So the necklace was a weapon devised by the oppressed themselves to remove this cancer from our society, the cancer of collaboration of the puppets. It is not a weapon of the ANC. It is a weapon of the masses themselves to cleanse the townships from the very disruptive and even lethal activities of the puppets and collaborators.

This statement has in no way tainted Hani’s legacy or memory. On the other hand, Winnie’s well-known utterance, often presented without context, ‘With our boxes of matches and our necklaces, we shall liberate this country’, so often led to her virtual lynching in the media; and it was almost never mentioned alongside the words which preceded it: ‘We shall use the same language the Boers are using against us. They know only one language: the language of the Casper.’ But how different is this from Hani’s utterance, or indeed Nelson Mandela’s famous 1961 call to arms, ‘It is useless and futile to continue talking peace and non-violence against a government whose reply is only savage attacks on an unarmed and defenceless people’—?

Perhaps in demonising Winnie for drawing a line in the sand or, as a friend put it, ‘bringing a gun to a gun fight’, the post-apartheid era has missed a double opportunity: first, to confront and truly excavate the structural sources of violence in this country; and second, to mourn the violence black people suffered at one another’s hands. 491 Days could serve as a point of departure here: a catalyst for the incomplete process of collective black mourning. Winnie, who made herself visible, at great personal cost, throughout the Struggle, in aid of keeping the embers of apartheid resistance alive, became the embodiment of black suffering. By alienating her in the post-apartheid dispensation and allowing the idea of moral equivalence between her actions and those of the likes of Eugene de Kock and others—who tortured, maimed and murdered to keep the structure of white supremacy intact—to take root, we have denied black people the right to adequately mourn and begin the journey towards healing.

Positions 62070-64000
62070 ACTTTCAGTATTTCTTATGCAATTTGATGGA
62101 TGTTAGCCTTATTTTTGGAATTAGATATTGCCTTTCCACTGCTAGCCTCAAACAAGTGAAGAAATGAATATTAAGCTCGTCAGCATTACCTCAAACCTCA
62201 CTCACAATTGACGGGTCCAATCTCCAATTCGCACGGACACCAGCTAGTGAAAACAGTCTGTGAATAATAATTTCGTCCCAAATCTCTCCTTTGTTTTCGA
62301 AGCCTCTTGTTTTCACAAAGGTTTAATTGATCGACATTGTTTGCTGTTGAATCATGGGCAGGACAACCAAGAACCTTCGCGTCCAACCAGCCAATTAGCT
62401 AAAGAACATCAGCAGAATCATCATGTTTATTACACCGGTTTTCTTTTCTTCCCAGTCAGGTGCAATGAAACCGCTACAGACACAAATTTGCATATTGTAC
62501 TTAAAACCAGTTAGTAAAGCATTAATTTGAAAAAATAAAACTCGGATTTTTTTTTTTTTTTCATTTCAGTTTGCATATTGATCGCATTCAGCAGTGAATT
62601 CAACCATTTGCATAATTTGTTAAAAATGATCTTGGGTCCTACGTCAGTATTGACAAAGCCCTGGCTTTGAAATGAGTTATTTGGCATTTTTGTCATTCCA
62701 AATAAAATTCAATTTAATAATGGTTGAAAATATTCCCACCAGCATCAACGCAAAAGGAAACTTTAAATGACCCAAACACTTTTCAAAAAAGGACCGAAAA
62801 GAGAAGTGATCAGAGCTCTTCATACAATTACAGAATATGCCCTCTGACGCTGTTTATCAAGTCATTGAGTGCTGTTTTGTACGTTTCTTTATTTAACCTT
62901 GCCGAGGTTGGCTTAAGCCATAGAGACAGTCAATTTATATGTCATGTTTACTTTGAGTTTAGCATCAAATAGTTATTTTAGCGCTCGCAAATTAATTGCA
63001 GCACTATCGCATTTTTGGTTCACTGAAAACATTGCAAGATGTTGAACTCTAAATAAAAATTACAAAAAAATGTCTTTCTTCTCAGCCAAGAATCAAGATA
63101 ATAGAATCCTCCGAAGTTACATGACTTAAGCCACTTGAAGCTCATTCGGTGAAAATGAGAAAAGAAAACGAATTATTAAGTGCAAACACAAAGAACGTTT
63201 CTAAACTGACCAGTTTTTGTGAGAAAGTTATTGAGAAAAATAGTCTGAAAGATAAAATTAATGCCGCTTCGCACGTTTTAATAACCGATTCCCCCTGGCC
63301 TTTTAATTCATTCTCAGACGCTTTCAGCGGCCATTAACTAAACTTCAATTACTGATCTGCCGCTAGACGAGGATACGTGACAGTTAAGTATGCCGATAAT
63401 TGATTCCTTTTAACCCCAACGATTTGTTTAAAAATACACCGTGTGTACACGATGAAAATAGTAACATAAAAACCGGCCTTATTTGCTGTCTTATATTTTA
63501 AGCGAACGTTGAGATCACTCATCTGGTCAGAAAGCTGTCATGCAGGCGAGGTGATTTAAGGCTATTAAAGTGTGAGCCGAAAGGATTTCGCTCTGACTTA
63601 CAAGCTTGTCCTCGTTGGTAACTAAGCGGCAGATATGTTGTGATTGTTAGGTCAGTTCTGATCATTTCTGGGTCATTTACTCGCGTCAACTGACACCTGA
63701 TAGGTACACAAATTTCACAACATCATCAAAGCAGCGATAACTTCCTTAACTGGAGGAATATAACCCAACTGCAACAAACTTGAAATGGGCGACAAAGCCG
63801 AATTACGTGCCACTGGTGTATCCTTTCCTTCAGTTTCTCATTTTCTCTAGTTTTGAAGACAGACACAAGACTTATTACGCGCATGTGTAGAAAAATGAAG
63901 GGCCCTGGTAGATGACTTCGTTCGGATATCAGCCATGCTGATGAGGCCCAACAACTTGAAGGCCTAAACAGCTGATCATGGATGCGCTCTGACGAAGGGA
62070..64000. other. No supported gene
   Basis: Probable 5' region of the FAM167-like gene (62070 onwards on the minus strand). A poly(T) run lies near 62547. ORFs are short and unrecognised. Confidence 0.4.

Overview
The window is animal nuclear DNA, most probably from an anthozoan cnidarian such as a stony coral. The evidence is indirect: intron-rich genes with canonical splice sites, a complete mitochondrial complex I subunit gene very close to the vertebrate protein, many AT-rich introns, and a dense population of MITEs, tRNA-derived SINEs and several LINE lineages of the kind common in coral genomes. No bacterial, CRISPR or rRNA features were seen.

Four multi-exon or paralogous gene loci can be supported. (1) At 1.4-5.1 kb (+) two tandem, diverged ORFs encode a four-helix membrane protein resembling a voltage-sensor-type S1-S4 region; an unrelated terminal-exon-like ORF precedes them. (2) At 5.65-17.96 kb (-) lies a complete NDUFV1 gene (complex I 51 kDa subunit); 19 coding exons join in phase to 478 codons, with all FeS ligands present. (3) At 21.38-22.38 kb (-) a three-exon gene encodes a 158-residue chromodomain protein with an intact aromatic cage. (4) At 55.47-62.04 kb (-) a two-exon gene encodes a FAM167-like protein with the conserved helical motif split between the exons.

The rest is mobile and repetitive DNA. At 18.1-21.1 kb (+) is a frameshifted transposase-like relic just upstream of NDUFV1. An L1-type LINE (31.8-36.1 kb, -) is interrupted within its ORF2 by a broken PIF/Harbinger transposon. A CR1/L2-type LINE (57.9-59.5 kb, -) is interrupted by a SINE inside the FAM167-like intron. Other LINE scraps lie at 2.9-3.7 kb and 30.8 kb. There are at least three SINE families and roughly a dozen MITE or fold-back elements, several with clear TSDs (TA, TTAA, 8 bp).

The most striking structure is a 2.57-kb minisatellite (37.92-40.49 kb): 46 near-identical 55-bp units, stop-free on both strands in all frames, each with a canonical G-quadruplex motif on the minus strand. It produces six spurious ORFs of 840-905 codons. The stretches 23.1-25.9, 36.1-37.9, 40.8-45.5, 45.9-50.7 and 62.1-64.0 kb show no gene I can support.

Winnie’s passing on 2 April 2018 left me scrambling for glimpses of her life—crumbs that I suddenly needed to hold on to, as it dawned that the Struggle icon had truly departed. I opened my copy of Du Preez Bezdrob’s A Life, which I had taken with me to Winnie’s home for her to autograph. It’s inscribed: ‘To have the history of those painful days written by a white woman I do not know! My love always, Winnie Madikizela-Mandela.’

  • Ntombizikhona Valela is a historian whose research interest is in the hidden histories of the political and intellectual contributions of black women of various movements of the Global South.